that the good effects of one’s action are sufficiently desirable to compensate
for the allowing of the evil effect.
Potential Parts of Prudence
Counsel is research into the various means
to the end and the circumstances. A person not entirely pure of heart, that
is, whose charity is very defective, will have more options before him, poorer
options that nevertheless have some appeal. The better the character, the
less will these poorer options present themselves; for they will drop out of the
picture very quickly. This can be compared to a person who is physically
healthy and has good eating habits and one who is unhealthy with poor habits.
A typical menu will be more appealing to the one with poor eating habits, while
the former deliberates over a few options, the healthier options on the menu.
We’ve all heard the expression, “Where there is a will, there is a
way”. Good counsel, resulting from a greater hope in and love for
God, generates the energy and imagination needed to discover the best alternative
to achieve the best end.
Judgment (synesis and gnome)
Judgment is an assent to good and suitable means. Synesis is good
common sense in making judgments about what to do and what not to do in ordinary
matters. It is possible to take good counsel without having good sense so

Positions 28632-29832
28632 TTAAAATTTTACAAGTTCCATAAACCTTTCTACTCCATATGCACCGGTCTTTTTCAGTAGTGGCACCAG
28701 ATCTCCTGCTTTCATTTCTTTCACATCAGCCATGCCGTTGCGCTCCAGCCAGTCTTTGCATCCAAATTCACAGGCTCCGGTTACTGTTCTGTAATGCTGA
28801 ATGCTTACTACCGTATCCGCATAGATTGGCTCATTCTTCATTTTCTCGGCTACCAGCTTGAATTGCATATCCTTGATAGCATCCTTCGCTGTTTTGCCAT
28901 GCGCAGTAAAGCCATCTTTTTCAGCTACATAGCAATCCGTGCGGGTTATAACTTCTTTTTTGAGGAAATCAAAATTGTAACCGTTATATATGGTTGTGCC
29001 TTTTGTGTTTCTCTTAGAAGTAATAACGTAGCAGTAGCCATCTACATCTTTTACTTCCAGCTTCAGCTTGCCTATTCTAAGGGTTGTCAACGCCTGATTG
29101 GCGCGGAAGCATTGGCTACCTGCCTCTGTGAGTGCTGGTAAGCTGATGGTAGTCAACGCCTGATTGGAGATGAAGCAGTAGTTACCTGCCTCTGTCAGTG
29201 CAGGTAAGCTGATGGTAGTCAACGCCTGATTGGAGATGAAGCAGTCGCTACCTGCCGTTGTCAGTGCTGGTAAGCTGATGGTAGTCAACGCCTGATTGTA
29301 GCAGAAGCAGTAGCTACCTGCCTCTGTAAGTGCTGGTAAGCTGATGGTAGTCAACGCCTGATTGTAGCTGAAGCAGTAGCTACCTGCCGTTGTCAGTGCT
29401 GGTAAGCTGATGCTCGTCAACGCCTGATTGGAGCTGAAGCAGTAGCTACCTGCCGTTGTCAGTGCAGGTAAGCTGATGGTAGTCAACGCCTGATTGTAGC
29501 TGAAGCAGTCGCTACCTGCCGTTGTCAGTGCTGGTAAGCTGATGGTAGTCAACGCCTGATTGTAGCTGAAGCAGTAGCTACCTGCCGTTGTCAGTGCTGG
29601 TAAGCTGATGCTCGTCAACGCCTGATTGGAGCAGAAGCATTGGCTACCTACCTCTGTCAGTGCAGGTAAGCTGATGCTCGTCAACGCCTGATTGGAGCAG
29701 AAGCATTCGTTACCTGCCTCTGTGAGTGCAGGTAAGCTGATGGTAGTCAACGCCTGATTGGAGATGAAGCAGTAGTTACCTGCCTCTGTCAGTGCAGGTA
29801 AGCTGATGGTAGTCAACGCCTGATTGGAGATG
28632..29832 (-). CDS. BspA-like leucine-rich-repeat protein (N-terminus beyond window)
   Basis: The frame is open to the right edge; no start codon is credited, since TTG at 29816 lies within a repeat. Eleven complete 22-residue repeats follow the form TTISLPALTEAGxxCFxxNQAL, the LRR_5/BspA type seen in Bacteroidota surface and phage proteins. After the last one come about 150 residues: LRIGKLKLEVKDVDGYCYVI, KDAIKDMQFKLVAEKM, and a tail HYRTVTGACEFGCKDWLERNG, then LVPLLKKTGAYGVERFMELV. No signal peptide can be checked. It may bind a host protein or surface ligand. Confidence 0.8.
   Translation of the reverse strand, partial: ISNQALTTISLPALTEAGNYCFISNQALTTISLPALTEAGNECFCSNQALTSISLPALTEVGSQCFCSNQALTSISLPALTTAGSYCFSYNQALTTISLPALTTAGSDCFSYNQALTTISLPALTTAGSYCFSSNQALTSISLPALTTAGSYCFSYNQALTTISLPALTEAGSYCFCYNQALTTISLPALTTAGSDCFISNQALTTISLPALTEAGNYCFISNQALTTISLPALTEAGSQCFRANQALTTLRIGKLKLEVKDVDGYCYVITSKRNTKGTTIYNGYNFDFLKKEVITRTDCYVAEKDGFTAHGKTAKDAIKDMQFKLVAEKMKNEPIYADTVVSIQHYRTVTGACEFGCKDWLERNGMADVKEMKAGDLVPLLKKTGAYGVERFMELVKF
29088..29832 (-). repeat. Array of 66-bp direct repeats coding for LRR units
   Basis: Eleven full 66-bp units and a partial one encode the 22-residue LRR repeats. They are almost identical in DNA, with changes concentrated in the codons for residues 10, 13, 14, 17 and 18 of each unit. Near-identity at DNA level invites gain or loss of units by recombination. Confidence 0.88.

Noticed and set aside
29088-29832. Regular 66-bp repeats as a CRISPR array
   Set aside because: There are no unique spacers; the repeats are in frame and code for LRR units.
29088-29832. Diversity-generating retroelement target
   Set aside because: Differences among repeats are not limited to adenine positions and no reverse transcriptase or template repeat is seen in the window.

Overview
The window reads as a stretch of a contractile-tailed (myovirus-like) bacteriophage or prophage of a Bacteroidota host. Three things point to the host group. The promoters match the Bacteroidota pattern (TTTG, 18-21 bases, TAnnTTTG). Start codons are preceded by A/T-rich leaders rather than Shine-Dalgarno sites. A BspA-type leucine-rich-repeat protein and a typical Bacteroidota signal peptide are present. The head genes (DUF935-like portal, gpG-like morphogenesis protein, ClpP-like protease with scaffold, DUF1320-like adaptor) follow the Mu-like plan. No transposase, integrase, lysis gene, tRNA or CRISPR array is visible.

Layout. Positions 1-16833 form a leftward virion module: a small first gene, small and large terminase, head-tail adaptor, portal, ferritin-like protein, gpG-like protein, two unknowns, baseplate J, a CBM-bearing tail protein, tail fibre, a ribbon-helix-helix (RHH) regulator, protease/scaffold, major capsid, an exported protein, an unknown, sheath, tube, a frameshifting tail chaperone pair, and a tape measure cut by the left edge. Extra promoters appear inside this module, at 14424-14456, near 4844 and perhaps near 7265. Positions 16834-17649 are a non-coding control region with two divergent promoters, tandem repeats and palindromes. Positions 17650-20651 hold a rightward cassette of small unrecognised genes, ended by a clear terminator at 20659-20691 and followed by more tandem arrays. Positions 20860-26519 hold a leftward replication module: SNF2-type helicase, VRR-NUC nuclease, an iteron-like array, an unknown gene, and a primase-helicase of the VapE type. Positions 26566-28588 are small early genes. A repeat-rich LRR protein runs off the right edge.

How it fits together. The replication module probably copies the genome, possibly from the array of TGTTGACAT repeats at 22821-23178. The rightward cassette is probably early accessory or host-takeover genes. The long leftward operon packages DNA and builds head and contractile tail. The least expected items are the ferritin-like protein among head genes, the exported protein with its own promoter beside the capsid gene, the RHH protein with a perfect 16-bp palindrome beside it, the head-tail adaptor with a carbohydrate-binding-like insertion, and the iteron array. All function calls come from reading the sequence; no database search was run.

as to judge well, but to judge well on what to do or not to do in the here and
now requires a right mind, that is, an understanding of first principles and precepts
and indirectly a just will and well disposed appetites (both concupiscible and
irascible appetites). Without these, one’s ideas will likely be distorted,
and one’s judgment regarding the best means will be defective; for as Aristotle
points out, as a person is (character), so does he see. He writes:
…what seems good to a man of high moral standards is truly
the object of wish, whereas a worthless man wishes anything that strikes his fancy.
It is the same with the human body: people whose constitution is good find those
things wholesome which really are so, while other things are wholesome for invalids,
and similarly their opinions will vary as to what is bitter, sweet, hot, heavy,
and so forth. (Just as a healthy man judges these matters correctly, so
in moral questions) a man whose standards are high judges correctly, and in each
case what is truly good will appear to him to be so. Thus, what is good
and pleasant differs with different characteristics or conditions, and perhaps
the chief distinction of a man of high moral standards is his ability to see the
truth in each particular moral question, since he is, as it were, the standard
and measure for such questions. The common run of people, however, are misled
by pleasure. For though it is not the good, it seems to be, so that they
choose the pleasant in the belief that it is good and avoid pain thinking that
it is evil. (EN 3, 4. 1113a25-1113b)
refers to the ability to discern and apply higher laws to matters that fall outside
the scope of the more common or lower rules that typically guide human action.
It involves good judgment regarding exceptions to ordinary rules. For example,